My father-in-law Jack (BT B ) retired at the age of 55 from the NYC Fire Department. In the short time he was a fireman he witnessed a great deal of trauma this took its tole on him mentally and physically. Retiring at such a young age left Jack with lots of time for all sorts of projects around his home. One of his projects was the rather large porch he built on the back of his house. The back porch accomodated a large round table and more then enough seating for guests.
This became a meeting place for all sorts of people. You didn't have to clean the house to sit on the porch, and you didn't have to get dressed up. All you needed to offer was a cup of tea and a few crackers or cookies and you had a party. Morning, noon or night you could find Jack sitting on the porch talking to someone sipping tea.
I was a regular visitor to the back porch during my years in college. I enjoyed sitting with Jack talking about the news or weather. I drank my fair share of his black tea with milk and sugar, and certainly ate enough crackers. My family was always in a rush, so this concept was new to me. Sitting around the table and just enjoying the company of those in your midst, is very pleasant.
Almost every night my husband and I are the last ones left at the dinner table, we spend this time making lists, or just hashing over the days events. We have become "Sitters" just like my father-in-law, Jack. I think the main reason my husband bought the house we currently live in is because of the large screened porch on the back, for sitting.
Recently during one of our "sits" after dinner. We started talking about the gender of food, in relation to the blood type lifestyle.
I wondered if you took a poll of vegetarians would a large percentage be women?
Do people of certain genders prefer certain foods? Is meat manly? Is soy feminine?
Who cooks on the barbecue at your house? Meat and beer are more manly foods. (Grunt)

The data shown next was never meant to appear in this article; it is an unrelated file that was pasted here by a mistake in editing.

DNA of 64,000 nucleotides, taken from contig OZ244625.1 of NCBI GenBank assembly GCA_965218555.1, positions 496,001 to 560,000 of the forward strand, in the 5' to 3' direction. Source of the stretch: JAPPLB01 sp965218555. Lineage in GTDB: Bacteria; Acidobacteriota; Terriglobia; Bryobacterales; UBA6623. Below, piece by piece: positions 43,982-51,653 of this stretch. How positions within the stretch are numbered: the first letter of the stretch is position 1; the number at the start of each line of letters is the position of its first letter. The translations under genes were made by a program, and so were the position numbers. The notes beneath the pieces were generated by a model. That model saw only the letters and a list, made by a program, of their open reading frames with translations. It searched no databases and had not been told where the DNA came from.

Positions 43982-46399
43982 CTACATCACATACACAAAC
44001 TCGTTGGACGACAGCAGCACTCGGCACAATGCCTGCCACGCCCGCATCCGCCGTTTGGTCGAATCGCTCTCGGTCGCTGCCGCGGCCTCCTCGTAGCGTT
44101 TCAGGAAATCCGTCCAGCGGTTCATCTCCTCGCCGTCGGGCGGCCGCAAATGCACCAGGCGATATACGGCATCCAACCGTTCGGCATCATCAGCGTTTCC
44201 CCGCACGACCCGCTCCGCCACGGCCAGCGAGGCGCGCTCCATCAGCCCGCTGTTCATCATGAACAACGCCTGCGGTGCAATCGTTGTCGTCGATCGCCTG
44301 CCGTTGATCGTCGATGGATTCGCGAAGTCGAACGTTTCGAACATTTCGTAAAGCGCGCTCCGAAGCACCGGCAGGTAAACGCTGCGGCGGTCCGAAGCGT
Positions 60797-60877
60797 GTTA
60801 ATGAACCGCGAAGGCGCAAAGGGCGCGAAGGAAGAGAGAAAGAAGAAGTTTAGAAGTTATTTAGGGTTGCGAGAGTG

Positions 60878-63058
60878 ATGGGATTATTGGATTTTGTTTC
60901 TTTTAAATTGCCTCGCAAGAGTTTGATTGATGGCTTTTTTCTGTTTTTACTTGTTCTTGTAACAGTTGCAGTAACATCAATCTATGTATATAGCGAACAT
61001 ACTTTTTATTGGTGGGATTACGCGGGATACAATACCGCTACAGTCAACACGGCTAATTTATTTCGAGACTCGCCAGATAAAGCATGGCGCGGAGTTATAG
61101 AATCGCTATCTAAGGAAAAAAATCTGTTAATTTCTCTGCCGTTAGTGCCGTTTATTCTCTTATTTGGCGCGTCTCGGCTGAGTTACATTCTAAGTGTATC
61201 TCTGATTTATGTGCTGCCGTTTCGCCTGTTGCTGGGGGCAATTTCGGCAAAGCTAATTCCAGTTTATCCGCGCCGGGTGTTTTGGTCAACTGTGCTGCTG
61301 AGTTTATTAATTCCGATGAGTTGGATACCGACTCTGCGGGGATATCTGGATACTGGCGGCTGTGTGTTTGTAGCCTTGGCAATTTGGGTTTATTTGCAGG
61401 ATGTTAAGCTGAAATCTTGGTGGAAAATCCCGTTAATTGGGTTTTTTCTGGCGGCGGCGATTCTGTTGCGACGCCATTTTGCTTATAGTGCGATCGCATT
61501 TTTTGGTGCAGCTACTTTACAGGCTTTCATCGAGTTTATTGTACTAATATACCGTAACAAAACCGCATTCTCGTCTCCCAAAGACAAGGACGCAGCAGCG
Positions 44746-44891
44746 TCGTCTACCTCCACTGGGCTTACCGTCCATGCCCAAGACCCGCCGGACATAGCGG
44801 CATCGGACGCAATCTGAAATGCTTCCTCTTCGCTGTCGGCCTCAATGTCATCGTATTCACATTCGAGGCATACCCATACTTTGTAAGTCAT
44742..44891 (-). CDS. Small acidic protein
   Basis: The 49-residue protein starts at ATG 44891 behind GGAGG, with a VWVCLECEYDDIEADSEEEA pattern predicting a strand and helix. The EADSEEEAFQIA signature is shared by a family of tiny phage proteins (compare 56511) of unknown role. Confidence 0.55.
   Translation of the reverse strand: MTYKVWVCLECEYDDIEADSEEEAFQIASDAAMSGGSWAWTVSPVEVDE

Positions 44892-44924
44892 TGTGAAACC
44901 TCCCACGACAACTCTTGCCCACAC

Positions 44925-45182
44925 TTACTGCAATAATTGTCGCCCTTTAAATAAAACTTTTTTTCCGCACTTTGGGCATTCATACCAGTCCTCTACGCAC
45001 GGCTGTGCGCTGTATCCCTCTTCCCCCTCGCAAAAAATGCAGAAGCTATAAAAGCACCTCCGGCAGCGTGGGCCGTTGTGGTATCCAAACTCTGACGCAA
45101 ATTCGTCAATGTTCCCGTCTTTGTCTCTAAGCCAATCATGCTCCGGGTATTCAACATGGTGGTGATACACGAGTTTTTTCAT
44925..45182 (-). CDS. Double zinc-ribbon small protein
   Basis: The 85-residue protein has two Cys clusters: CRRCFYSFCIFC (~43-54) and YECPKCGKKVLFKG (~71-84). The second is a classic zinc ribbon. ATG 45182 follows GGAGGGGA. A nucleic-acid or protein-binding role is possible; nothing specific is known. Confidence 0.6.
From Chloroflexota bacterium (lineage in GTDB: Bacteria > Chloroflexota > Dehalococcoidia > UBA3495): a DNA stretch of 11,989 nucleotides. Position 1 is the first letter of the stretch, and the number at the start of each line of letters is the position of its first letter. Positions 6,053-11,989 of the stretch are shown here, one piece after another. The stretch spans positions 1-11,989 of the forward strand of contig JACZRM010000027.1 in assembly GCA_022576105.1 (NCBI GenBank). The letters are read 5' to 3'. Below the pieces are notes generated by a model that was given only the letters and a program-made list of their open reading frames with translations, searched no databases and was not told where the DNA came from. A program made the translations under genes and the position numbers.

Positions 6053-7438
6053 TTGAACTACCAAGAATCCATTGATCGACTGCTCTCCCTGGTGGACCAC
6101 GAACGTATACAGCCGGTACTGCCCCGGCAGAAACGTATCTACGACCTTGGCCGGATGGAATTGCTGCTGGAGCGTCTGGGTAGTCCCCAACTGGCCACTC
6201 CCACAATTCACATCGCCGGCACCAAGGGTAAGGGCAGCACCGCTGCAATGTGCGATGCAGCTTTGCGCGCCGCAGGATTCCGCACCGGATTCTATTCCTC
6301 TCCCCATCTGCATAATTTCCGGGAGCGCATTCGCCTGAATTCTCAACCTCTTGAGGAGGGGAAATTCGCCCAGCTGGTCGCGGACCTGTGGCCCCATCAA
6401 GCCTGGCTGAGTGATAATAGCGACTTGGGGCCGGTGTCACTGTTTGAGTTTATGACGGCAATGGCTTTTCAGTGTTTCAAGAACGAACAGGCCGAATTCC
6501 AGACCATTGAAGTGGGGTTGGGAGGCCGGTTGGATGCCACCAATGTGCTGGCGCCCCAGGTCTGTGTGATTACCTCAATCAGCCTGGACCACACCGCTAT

One of our friends showed some interest in the blood type lifestyle, he is a manly BT A. How will he accept a mostly plant based diet? I'll bet more then a few male A's have stumbled over this concept. I suspect that my friend will discount the whole idea of the blood type lifestyle based on the lack of beef for his blood type. He is young and has not encountered any of the health struggles that come with his BT heritage. So he has time to warm to the idea, if he ever does.
I've come to realize the acceptance of the Blood Type lifestyle is more complex then it may seem on the surface. Changing what you eat is one thing, changing your food culture is entirely different. I mean, tailgating and tempeh just don't seem to go together.
Steak eating Hunter women? Tofu eating male Warriors? Is something wrong with this picture? After all, real men don't eat quiche, or do they?
To my Beloved, my mother, father, sisters, brothers, lovers and friends,
I have known you for many years we are connected by birth or love. I have things I want to tell you but we never seem to get to them. I have seen how you watch self help on TV or read self help books. You sometimes share what you have learned from these things, with me. I have listened to you tell me about your latest diet or life change you are making, I have kept silent, I have been patient, waiting for you to ask me about myself and why I live the way I do.
You have seen the changes in me in my face, in my hips in the way I deal with stress. Yet you never ask me what it is that has caused me to make these changes.
We share a common heritage our humanity yet we are different.
We each have our own set of ideas about the world but if we are confronted with the truth are we willing to change? What if those ideas are different then our old belief systems? Are we willing to adjust ourselves to a new set of ideas to really change? I have no hidden agenda.
I want to share my secrets with you. I want to enter my old age with you by my side. I want you to know the things I know so you and I can live happily ever after. Does it sound like a fairy tale? Maybe it is, or maybe you and I could make it a reality.
Have you read Eat Right for Your Type, or Live Right for Your Type? I mean really read it and tested it. I'll bet if Oprah had it on her show you might take a look. Oprah has a hidden agenda, Dr. Oz. I have none.
I remember when we thought mom was dying and we stood beside her bed in the CCU you asked her "Is there anything you would like to tell us?" Hoping for some sort of loving words. I know exactly what I would say to you if you posed the same question of me, I would ask you to try for 3 months the ER way of life. I know in that short period of time you would never want to return to your old eating habits. I know you would lose the weight that you have been struggling with, I know your cholesterol would come down, your digestion would improve, your energy level would increase and your allergies would diminish. How do I know these things? Because I have lived them, I have been down the road you are now traveling.